After you have given your salary request, be patient. Even if the recruiter does not answer you right away don’t start to hesitate and explain yourself – or worse, back down from your request. Be quiet and let the other side make the next move.

When you are at this stage you still have one important asset in your negotiation – your trade offs. Bring them in the negotiation table if the salary you are offered is below your happy number. If you want to have 3500 and the recruiter offers 3000 and you really want the job – that’s when the negotiation really begin!  

If you hesitate to start negotiating, remember that it takes time and money to find a great candidate to fill a position. If you are negotiating about salary, the company have already invested a lot in you and actually expect for you to negotiate!

What are your Trade offs?

One way of figuring out your trade offs is to write Must-have and Nice-to-have -lists. These help you in your salary negotiations but also when you choose which jobs or companies you want to pursue.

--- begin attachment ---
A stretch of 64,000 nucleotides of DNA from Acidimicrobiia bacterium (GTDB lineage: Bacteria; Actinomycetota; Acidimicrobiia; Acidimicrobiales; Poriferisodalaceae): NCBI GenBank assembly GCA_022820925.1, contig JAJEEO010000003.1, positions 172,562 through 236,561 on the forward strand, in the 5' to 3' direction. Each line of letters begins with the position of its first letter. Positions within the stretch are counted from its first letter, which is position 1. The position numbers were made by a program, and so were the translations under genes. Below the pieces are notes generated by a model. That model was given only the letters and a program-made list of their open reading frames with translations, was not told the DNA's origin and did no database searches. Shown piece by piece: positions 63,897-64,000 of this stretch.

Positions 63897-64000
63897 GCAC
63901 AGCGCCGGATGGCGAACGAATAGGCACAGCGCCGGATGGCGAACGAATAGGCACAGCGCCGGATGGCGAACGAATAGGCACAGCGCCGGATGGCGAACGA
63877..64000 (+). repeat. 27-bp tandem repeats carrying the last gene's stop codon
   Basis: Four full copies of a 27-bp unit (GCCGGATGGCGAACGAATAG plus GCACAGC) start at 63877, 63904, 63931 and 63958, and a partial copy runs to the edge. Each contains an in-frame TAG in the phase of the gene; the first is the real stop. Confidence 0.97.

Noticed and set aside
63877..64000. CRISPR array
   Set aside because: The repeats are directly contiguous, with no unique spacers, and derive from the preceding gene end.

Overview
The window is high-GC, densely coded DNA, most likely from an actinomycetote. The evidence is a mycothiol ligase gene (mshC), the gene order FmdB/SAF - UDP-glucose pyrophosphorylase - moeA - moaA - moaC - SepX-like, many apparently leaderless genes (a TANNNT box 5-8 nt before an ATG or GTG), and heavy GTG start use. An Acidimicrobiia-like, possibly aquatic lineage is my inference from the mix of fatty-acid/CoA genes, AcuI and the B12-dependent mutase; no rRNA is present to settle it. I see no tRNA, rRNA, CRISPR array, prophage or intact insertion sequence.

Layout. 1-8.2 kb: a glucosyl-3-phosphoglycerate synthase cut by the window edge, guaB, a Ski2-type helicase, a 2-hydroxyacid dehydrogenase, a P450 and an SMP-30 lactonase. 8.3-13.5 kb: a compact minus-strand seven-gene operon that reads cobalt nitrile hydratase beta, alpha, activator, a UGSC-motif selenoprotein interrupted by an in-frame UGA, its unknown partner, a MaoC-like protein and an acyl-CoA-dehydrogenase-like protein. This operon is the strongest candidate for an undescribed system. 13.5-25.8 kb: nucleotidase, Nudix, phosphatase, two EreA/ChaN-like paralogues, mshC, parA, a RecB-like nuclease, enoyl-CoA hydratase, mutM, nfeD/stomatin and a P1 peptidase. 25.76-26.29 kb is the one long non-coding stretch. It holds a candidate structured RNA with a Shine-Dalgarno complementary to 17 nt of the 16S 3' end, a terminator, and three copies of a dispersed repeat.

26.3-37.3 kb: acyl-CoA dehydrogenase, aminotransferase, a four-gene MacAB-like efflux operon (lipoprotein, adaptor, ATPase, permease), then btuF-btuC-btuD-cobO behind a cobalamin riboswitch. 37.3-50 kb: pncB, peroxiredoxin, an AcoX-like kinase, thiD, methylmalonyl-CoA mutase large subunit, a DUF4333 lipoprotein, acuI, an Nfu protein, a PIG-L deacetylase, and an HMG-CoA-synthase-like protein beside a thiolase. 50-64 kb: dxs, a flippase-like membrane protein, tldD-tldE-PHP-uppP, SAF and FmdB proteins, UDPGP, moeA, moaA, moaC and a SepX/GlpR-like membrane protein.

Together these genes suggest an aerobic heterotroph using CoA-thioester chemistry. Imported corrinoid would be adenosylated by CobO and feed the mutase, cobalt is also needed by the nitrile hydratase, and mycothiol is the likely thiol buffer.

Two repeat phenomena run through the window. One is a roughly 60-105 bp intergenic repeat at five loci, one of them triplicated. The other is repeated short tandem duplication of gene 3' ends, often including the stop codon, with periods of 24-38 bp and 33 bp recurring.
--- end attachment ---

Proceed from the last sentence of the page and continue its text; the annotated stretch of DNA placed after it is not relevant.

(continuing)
Must-haves are components that you definitely need or want to exist in your job or organisation. These might be such as working in a global company with international career opportunities or that the company supports sustainability. They may also be more practical things like the length of commute to work or possibility to work remotely.  

Nice-to-haves are things that are valuable to you but will not turn into deal breakers. For instance opportunities to learn skills that raise your own market value in the long term or chance for rapid career development may be such trade offs. Personal mentor or coach, language courses or even great extracurriculum programs may be some things that you value.